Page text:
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Netflix is foraying in to the gaming arena
“We are in the business of making these amazing worlds and great storylines and incredible characters” in its original movies and TV series, Greg Peters,
Despite a carefully choreographed series of announcements about its expansions into retail, podcasts and gaming in the weeks leading up to its earnings report, investors have remained focused on the challenges facing its core business, as economies reopen and streaming competition intensifies.
He also sees scope for Netflix to offer games developers and players a better deal through subscriptions. “We don’t have to think about ads. We don’t have to think about in-game purchases or other monetisation,” Peters said.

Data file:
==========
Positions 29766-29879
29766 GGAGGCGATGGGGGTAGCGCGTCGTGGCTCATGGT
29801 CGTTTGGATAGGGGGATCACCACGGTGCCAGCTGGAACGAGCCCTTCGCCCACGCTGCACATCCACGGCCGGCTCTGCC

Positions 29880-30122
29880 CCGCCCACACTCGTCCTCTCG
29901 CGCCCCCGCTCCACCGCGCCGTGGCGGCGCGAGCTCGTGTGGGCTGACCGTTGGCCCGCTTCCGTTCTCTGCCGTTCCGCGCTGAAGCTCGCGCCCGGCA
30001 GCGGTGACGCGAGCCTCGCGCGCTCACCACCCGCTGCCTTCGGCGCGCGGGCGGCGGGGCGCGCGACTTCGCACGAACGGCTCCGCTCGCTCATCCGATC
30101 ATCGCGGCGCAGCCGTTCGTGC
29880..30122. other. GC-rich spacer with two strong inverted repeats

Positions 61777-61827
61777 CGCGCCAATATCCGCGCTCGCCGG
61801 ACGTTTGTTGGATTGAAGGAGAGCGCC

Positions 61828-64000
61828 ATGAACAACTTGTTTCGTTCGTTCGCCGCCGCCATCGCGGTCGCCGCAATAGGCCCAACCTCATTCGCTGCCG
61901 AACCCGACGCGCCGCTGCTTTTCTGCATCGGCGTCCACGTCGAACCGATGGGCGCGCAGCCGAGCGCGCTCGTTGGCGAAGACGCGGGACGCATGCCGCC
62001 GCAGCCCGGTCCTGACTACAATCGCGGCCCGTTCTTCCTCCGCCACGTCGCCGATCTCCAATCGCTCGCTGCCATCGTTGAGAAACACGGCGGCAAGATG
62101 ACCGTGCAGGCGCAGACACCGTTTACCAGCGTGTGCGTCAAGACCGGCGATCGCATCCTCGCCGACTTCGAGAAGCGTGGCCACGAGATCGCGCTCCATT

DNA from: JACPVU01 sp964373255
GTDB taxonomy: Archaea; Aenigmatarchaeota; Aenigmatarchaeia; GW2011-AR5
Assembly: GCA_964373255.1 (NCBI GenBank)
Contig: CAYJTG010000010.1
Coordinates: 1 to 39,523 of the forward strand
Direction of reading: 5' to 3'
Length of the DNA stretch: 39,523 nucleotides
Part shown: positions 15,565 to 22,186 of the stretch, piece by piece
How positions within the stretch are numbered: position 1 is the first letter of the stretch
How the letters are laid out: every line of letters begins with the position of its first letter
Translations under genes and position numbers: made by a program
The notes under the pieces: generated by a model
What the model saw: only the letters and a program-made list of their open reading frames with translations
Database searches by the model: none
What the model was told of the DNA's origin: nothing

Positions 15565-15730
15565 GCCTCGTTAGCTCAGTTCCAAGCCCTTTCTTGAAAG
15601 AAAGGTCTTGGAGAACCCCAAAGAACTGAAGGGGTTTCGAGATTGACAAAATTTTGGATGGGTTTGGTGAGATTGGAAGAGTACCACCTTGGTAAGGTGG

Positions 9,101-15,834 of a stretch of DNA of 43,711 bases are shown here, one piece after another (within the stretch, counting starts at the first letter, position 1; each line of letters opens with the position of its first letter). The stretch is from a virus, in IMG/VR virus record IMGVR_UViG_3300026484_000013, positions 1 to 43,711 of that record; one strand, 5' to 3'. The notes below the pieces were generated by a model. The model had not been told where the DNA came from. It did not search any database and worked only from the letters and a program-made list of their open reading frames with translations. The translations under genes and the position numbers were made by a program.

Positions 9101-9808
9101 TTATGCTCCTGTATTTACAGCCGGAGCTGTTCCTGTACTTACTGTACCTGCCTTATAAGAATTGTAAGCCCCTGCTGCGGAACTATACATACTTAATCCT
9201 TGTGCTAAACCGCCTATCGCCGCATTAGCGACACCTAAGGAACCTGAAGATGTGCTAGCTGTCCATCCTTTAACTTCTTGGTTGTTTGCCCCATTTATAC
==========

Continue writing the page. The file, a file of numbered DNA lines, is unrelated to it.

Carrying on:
“Entertainment is converging,” Severin said. “Whether you are a video, games, music, sports or a social media proposition, you ultimately compete for the same entertainment time and money.”
Analysts estimate tens of millions of people subscribe to console-based services such as Xbox Game Pass or PlayStation Plus.
Hastings, who famously says he likes to make “as few decisions as possible”, has finally decided to push the start button on Netflix’s gaming business.
As Netflix looks for new ways to retain its 209m paying subscribers, games could be one way to reduce churn, as Disney, Apple, WarnerMedia, Comcast, Discovery and ViacomCBS all look to lure away its subscribers.
Sign-ups in North America have ground to a halt in the past six months. From April through June, 430,000 people cancelled their Netflix subscriptions in the US and Canada.